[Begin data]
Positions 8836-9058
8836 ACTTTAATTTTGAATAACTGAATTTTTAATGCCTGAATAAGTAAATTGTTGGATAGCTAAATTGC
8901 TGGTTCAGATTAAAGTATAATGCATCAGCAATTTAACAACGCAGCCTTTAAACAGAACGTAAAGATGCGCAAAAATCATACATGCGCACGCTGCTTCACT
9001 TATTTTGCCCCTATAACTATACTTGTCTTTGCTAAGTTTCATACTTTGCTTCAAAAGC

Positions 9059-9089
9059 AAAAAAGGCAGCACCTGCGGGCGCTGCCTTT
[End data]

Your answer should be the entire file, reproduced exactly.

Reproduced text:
Positions 8836-9058
8836 ACTTTAATTTTGAATAACTGAATTTTTAATGCCTGAATAAGTAAATTGTTGGATAGCTAAATTGC
8901 TGGTTCAGATTAAAGTATAATGCATCAGCAATTTAACAACGCAGCCTTTAAACAGAACGTAAAGATGCGCAAAAATCATACATGCGCACGCTGCTTCACT
9001 TATTTTGCCCCTATAACTATACTTGTCTTTGCTAAGTTTCATACTTTGCTTCAAAAGC

Positions 9059-9089
9059 AAAAAAGGCAGCACCTGCGGGCGCTGCCTTT